THE LIONS OF LUCERNE
He's fearless. He's tireless. If you get him angry, as does the chief of staff of the vice-president of the United States, he'll pop you with an uppercut. He's Secret Service Agent Scot Harvath, the hero of Thor's rough-and-ready debut. As the action opens on the ski slopes outside Park City, Utah, the 20-something Harvath has screwed up. Under his watch, terrorists not only kill 30 agents but kidnap the president midway down his final run of the day. When the Secret Service, the FBI, the CIA and a suspiciously inept and indecisive vice-president wring their hands, the disgraced Harvath picks up the few scant clues left behind and launches a one-man search-and-rescue mission. The terrorists publicly demand $500 million and privately insist that an anti–fossil fuel proposal in Congress be killed. When those demands aren't immediately met, one of the president's fingers arrives at the White House. By this time, Harvath is on his way to Switzerland, where he's gotten word of a mysterious cell of mercenaries named the Lions of Lucerne. With unflinching determination and an uncanny ability to escape danger and assassination, the young buck pieces together the plot and girds himself for a showdown at the terrorists' secret hideaway inside the frozen exterior of Mt. Pilatus. Thor, host of the PBS television series Traveling Lite, shows a gift for dramatic storytelling. The momentum of the plot alone may satisfy some readers. Yet it's hard to get past the novel's many graceless shortcomings—clichéd language (time passes "at a snail's pace," old habits "die hard"), cartoonish scenes and a protagonist whose superhero character desperately needs fleshing out. Agent, Heide Lange of Sanford J. Greenburger Associates.(Jan.)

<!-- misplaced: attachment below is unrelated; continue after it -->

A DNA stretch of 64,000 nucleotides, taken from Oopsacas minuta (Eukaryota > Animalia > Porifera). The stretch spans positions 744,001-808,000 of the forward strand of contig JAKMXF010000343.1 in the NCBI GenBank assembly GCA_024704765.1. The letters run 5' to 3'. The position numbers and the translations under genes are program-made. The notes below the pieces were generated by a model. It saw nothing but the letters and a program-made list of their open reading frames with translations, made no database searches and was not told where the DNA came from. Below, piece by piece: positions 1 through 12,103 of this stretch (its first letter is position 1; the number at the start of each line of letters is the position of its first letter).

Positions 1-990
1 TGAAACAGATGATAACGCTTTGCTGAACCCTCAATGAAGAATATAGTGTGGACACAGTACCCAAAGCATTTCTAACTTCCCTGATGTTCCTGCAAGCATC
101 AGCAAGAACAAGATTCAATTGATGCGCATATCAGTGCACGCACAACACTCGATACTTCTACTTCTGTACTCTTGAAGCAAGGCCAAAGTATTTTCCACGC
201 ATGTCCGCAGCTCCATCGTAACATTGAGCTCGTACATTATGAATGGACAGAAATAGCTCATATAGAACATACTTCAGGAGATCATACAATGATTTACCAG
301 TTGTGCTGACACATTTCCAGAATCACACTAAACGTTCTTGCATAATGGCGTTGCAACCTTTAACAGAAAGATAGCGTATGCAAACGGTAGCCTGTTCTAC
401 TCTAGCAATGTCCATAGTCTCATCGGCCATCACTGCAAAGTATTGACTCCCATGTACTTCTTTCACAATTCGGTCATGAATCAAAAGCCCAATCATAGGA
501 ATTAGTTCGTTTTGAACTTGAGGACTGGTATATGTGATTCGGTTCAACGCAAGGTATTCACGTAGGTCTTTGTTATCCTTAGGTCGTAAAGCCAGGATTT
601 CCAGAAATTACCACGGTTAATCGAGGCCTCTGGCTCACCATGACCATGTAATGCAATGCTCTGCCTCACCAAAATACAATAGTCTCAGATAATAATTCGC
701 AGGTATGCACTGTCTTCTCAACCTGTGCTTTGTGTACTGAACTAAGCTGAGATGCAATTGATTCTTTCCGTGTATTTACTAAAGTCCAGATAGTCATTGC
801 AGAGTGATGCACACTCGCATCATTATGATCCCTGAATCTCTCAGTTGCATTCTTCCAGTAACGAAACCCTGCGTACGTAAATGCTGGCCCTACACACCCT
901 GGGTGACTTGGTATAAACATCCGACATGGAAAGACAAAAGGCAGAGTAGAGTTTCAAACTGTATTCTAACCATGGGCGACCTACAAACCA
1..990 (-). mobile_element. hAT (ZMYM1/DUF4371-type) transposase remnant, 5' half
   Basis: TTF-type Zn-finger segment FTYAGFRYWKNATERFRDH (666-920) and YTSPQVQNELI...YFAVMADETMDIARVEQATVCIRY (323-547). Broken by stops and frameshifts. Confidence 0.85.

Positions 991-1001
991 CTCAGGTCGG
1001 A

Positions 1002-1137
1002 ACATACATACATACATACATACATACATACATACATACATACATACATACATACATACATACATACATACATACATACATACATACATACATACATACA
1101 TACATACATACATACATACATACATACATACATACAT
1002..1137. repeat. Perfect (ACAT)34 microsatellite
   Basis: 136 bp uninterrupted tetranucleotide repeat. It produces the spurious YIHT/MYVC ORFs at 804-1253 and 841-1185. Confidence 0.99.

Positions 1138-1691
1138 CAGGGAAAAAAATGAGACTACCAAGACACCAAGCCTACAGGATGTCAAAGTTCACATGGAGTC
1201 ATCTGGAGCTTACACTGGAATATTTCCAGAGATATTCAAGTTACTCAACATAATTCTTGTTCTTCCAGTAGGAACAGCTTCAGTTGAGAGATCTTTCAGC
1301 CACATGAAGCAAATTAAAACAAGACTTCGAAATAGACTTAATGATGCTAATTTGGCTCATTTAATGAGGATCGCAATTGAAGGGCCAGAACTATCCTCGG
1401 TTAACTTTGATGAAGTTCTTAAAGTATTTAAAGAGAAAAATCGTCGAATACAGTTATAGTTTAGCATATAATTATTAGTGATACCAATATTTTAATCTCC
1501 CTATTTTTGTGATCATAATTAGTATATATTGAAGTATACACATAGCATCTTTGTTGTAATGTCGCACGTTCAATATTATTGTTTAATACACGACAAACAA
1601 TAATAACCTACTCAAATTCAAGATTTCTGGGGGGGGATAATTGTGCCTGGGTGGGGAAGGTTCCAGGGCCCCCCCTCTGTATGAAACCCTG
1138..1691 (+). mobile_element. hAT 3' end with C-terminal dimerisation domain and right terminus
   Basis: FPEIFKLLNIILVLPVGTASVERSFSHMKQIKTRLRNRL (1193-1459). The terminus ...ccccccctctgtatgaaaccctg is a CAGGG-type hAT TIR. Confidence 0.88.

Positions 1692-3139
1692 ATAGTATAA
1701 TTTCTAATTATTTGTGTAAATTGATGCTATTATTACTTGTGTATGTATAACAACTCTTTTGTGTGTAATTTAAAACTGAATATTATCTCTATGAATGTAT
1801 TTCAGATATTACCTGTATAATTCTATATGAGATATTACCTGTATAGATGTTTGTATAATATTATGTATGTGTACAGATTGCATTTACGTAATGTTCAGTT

Forecast:Pocket is launching this pumped-up debut with billboard advertising in Times Square and an eight-city author tour. Swiss mercenaries may seem tame villains in times like these, but this is adequate escapist fare for readers seeking a quick action fix.